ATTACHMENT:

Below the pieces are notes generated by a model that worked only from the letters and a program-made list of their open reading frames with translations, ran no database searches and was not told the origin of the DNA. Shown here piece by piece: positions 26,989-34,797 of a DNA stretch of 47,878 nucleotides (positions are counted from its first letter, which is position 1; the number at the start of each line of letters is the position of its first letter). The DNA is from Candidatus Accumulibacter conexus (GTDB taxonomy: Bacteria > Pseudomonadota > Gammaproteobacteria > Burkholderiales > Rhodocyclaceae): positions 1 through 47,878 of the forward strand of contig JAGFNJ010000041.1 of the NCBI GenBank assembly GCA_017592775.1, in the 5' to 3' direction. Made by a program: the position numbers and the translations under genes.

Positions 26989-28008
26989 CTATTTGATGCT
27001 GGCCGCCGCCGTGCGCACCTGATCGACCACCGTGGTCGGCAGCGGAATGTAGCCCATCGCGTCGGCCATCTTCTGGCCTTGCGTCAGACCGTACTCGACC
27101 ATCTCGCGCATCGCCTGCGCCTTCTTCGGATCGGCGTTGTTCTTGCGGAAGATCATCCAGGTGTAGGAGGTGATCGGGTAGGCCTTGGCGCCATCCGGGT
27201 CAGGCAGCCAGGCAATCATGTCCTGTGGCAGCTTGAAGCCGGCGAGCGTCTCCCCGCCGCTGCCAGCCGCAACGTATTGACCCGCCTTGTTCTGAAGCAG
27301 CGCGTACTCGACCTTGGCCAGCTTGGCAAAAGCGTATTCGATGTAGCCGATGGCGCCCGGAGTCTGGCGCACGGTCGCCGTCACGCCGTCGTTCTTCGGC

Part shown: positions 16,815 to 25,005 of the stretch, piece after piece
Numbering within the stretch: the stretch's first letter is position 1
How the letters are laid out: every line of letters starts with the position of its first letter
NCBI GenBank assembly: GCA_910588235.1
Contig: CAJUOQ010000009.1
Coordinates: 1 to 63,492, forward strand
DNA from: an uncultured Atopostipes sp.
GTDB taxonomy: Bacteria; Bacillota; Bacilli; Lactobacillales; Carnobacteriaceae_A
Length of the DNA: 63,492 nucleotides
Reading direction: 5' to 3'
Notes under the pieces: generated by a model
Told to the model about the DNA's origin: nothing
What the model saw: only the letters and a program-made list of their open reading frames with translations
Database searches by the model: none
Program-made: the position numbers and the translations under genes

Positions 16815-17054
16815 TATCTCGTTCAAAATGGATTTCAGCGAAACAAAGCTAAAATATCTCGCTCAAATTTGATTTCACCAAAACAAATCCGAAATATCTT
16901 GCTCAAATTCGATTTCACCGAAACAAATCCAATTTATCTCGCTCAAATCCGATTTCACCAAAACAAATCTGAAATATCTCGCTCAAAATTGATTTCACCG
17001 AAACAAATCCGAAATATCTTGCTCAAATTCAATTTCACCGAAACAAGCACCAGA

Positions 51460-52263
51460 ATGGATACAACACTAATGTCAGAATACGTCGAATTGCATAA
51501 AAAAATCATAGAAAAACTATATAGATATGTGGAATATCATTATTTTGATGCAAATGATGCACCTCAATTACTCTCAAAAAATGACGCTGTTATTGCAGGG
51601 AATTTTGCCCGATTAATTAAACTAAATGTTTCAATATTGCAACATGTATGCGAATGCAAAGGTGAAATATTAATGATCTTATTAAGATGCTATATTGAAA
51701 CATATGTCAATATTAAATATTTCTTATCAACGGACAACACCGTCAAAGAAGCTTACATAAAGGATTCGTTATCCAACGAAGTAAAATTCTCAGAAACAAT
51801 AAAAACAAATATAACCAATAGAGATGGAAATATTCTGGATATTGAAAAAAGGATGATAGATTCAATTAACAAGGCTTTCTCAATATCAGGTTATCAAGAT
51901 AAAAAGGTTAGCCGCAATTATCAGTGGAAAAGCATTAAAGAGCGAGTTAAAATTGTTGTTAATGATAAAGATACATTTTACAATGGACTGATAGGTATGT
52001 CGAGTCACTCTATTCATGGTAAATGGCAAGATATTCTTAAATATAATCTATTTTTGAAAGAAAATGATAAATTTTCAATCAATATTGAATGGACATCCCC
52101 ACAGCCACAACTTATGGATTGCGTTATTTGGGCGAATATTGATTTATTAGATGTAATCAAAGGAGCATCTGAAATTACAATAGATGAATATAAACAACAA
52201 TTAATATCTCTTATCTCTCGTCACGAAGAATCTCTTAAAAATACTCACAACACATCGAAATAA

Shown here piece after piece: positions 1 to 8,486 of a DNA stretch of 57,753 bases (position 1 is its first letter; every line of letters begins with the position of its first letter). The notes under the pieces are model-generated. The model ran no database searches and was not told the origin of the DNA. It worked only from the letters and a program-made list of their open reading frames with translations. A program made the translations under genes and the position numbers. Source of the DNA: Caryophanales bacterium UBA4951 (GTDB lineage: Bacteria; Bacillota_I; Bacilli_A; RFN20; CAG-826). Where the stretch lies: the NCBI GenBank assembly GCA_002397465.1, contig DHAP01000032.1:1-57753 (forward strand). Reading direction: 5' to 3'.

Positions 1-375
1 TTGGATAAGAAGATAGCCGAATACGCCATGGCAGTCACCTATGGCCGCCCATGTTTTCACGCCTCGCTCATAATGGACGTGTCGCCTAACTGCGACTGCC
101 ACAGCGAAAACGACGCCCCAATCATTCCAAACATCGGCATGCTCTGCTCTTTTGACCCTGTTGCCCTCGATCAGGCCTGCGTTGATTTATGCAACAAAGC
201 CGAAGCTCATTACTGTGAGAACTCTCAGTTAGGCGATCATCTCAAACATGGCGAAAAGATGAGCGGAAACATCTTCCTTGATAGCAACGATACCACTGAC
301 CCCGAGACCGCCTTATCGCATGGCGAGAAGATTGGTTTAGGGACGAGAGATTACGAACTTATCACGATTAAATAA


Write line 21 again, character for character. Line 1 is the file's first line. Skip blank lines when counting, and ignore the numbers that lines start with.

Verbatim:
Database searches by the model: none